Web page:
So, in terms of the technical side, obviously, you want to get the domains consolidated, if you can, with a single registrar, and you want to make sure you can control the log-in information.

Now, where domainers typically are having problems in today's world is not so much on the technical side, it's on the trademark side where they've got this huge portfolio of domains, and all of a sudden, they get a threat letter. They need to know whether or not to treat it seriously or not. They get a UDRP complaint. They need to know how to deal with that.

The trademark side is the biggest risk that most domainers face, and what I would tell every domainer is this. If I'm making scones for my business, I have a vested interest in understanding the scones business; how to make them, where my ingredients are coming from, how to cost them, etc., etc., etc. Domainers need to understand that their business is impacted by trademark law, and domainers need to understand trademark law at the highest level. The best domainers understand trademark law at a very high level, and then they can make the decisions they need to make about whether they're going to park, whether they're not going to park, whether they're going to redirect, what they're going to do, all of these various activities which may put their domains at risk.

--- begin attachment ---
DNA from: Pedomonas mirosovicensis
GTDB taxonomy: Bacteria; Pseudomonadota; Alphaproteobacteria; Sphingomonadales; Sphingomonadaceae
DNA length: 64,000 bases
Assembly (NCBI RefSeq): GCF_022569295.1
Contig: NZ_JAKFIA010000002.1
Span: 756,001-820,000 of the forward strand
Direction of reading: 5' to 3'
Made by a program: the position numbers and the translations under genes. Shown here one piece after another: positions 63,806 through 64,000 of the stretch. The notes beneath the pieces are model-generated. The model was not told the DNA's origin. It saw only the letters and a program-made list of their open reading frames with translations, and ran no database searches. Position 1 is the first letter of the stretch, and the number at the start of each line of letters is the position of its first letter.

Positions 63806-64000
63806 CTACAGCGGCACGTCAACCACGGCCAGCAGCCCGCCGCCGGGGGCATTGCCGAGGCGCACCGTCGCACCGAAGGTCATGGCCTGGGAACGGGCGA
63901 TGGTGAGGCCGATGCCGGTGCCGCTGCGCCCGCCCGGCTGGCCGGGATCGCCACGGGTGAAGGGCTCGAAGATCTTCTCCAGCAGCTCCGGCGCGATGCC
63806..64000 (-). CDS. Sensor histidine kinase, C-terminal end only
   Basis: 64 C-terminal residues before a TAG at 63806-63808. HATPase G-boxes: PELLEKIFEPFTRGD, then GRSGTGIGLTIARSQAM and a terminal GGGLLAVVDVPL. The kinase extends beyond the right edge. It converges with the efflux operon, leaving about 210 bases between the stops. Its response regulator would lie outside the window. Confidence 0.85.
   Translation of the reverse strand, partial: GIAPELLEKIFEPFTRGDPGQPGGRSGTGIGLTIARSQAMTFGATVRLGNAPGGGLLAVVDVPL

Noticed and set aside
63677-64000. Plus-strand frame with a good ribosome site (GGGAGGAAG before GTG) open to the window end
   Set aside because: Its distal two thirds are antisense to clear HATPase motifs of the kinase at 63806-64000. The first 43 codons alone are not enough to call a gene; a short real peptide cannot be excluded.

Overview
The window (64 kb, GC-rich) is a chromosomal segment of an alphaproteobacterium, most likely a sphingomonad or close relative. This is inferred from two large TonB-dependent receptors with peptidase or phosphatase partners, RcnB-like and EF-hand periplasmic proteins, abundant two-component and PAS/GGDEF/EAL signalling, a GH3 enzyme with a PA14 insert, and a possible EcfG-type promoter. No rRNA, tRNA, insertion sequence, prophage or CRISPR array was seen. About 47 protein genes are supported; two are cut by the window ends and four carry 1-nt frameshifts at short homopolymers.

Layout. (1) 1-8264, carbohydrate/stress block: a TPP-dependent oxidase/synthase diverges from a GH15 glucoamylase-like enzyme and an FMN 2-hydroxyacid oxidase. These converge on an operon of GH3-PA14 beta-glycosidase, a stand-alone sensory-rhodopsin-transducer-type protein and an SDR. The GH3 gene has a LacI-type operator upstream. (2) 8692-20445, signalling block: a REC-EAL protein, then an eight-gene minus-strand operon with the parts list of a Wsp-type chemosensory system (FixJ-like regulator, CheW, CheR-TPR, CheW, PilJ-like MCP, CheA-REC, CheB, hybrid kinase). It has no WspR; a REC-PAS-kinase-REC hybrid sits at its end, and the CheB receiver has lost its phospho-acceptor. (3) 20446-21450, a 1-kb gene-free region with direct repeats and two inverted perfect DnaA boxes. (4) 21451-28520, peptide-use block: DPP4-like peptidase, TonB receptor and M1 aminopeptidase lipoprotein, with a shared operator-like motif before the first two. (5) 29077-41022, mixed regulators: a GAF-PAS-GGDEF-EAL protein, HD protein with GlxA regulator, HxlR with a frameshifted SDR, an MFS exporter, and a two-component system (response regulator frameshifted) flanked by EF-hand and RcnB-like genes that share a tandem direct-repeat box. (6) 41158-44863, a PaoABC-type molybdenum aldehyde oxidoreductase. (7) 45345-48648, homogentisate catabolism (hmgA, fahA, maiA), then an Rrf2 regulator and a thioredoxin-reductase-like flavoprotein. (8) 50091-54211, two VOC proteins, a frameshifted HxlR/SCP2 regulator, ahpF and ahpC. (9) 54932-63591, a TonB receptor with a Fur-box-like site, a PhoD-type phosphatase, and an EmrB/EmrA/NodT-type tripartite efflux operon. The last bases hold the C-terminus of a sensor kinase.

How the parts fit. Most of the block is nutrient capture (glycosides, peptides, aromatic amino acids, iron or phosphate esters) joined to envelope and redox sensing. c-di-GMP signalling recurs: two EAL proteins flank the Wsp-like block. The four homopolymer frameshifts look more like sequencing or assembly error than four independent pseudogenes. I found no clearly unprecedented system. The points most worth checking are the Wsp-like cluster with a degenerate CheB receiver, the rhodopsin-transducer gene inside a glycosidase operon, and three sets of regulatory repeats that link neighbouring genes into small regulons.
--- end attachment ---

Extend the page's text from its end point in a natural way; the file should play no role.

Jeff: How do you know whether, for example, that was going to be my next question, talking about how trademark. What do I do if I have a trademark protected domain in my portfolio? How do I know, I mean it might sound silly, but how do I know if something is trademark protected? If I have something I think is pretty, maybe, close to generic or not close enough to infringe on trademark, what's the best way to know if I have something that might be protected?

Jeff: Well, that is the million dollar question for a lot of domainers, and part of the question really is how many domains do you have and is it even possible for you to know, because you have a couple hundred thousand domains or tens of thousands of domains and you've got a challenge. You're not going to do trademark availability search on every domain. Keep in mind the challenge for domainers is that it's not only U.S. registered trademarks but registered trademarks from all over the world.

And so, let me give you an example. You've got a domain, and two-word domains tend to be higher risk. I always tell domainers, "If you've got two words, two generic words that you put together, the chances are there are trademark rights somewhere on that."

Jeff: Interesting.

Enrico: If you've got a single word domain, if it's a common dictionary word, you probably still have issues. What could be more generic than the word apple.

Jeff: Right.